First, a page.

-Rich

John Boswell
01-02-2004, 10:48 AM
In March, I plan to marry the woman I've searched all my life for. She and I plan to have kids and I'm very much looking forward to being a father.

Just this morning, I was thinking of what I would tell my child on why I train in Aikido and what the purpose a learning budo, and what it was all about. And pardon me for setting aside the idea of "no self" at this time, but its a difficult concept to explain.

What I DO know about why I train is: I train in budo so I do NOT have to fight.

Evil exists in the world in various forms. Bullies, Dictators, pretentious governments and officials, authorities of various kind, even just the schmuck at the bar who's had to much to drink could be acting out on impulse for various reason... alcohol being the evil agent there.

Whatever the reason is, force is coming at you from all different directions. If you fail to act on it when it does appear, it will collied with you and halt or hinder your advancement through life and getting by in our day to day world. THIS is called being the effect of something. It is a form of destruction.

In order to be at cause, we have to redirect that energy. Even better than that is to live life and set yourself up so that adverse force will not come your way in the first place! Obeying laws, paying taxes, sending out good energy by making friends and having friendly relations even with people you would rather not associate with... these are all ways of getting by, blending, living in harmony with others. Can't all of that also be considered self defense?

As far as "no self" goes, I personally believe this is the universal void that O'Sensei loved to talk about. A person's spirit or soul can not be seen but it is there. Walk into a room at your hospital where someone is on life support. You, the doctor and the patient are in the room. Would you say there are two and one half people in the room? Does that comatose person count any less than you or the doctor? No. There is life there. There is a being whose body is in terrible shape, but if there is life... there is a single, whole spiritual being attached to it. THAT is the "no self" that exists. The body, truth be known, is the actual illusion.

So... though we fight to defend "our self", we are actually defending the vessal in which we get around in. There are tons of ways to defend, but the reason is the same... to get by in this thing called life.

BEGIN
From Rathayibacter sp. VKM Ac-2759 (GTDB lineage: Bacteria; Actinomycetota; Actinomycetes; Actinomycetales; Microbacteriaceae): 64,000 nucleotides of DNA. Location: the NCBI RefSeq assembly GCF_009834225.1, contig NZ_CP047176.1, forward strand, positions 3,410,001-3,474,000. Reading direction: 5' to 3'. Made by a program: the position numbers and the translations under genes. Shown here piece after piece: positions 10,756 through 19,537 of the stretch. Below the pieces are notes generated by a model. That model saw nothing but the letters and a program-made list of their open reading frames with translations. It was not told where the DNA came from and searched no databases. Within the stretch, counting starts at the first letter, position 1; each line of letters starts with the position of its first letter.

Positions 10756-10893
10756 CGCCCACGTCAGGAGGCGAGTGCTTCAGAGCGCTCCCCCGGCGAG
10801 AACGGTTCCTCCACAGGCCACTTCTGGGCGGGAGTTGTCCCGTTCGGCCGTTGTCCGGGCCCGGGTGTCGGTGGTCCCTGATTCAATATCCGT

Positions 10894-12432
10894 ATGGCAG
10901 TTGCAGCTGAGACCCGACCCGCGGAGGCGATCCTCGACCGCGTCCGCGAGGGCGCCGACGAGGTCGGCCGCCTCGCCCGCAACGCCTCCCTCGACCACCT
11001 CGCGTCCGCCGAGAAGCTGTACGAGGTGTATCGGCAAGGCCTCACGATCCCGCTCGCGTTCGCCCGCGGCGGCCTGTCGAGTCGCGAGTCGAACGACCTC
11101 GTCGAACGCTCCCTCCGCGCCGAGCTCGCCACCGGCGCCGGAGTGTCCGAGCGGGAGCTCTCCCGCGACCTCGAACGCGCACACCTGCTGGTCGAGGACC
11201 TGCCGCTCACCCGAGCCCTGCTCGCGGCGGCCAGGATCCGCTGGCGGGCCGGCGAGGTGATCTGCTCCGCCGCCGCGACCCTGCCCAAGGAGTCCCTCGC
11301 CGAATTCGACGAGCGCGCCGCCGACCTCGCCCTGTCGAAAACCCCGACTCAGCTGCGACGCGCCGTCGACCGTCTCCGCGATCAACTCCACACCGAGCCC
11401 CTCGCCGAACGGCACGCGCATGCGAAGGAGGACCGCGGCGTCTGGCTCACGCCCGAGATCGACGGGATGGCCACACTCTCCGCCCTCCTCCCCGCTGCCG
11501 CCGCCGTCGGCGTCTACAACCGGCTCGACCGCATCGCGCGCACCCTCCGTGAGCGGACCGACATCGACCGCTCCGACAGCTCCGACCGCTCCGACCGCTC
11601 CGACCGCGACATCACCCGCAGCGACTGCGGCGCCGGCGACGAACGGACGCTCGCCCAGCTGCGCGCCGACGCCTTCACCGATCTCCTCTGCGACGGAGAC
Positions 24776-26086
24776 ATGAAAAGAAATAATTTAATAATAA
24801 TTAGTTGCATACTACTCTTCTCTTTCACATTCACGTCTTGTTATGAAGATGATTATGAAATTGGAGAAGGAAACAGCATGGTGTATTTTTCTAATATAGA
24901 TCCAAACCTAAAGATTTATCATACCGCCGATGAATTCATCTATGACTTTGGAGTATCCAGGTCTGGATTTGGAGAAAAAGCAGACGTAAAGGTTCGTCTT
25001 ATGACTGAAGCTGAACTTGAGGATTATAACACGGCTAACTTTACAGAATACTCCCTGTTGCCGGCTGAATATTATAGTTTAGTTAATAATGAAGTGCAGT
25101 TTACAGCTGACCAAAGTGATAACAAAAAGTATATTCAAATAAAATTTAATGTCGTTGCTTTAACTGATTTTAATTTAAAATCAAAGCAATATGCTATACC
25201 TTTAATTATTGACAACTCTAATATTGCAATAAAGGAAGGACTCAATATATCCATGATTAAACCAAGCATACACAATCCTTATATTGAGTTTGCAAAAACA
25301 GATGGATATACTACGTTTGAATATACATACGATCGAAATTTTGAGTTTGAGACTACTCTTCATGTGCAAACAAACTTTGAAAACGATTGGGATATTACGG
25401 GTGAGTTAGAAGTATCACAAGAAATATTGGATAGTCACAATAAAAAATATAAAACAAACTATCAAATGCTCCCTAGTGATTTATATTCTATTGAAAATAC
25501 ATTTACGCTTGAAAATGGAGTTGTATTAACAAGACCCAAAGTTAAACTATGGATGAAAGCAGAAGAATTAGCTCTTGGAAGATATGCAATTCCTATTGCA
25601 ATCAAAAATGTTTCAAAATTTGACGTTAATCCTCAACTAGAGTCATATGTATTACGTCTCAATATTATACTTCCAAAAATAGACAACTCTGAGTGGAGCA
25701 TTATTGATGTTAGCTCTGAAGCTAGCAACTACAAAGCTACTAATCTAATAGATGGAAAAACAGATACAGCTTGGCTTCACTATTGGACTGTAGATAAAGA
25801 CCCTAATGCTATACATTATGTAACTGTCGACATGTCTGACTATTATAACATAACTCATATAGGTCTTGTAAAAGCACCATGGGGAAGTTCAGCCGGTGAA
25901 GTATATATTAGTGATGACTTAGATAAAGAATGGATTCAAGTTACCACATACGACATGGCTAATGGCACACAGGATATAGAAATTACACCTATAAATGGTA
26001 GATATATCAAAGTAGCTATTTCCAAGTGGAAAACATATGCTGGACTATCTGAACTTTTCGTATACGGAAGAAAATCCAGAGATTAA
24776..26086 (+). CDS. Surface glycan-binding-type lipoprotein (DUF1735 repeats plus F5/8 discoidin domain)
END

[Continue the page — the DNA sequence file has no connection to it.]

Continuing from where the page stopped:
Hope I didn't throw anyone off or stir up any contraversy.

Happy New Year everyone!

Rich Stephens
01-02-2004, 10:53 AM
If there were no homonyms, would you have to ask this question?
While I was writing my overly long reply, Don comes in and nails it with one sentence! BRAVO!

Thalib
01-02-2004, 11:10 AM
You know Seibert-san, it's starting to make sense to me now.

Budo is not self-defense.

A samurai raises his sword up high leaving himself open comitting to the attack. On the battlefield, he does not think about defending himself.

Usually the person that goes into the battlefield wondering if he's going to stay alive through the battle is the first one to die. If one thinks this, one might as well not enter the battlefield. If one thinks of self-defense, one might as well runaway or retreat.

In another case, if a person comes into battle prepared for death, believing or even knowing what he is doing is right, he will usually live to see another day. Facing the blade, he is unphased, keeping his calm and relaxation all the way through. If he died, he and his comrades will believe that he had died an honorable death.

I'm not going to get into if the Samurai code was true or was the idealism put into place during that period. Let's save that for another thread. The case above is in the correlation of "not defending the self".

John Boswell
01-02-2004, 11:51 AM
Thalib,

Not to be "too" technical, but looking at the samuari who raises his sword, leaving himself open to attack... from what I've learned so far in Aikido, there is a reason behind that stance.

A sword is raised or lowered prior to attack for the purpose of inviting attack to a certain area upon you. Once that attacked is expected, you can better plan its defense and counterstike.

Example: As Uke raises his ken to strike shomen uchi, Nage slides forward with the ken pointed down. As the strike comes down, you raise the ken above your left side, handle up and point down... raising block. Then, as Uke's strike goes by, Nage pivots left and strikes shomen.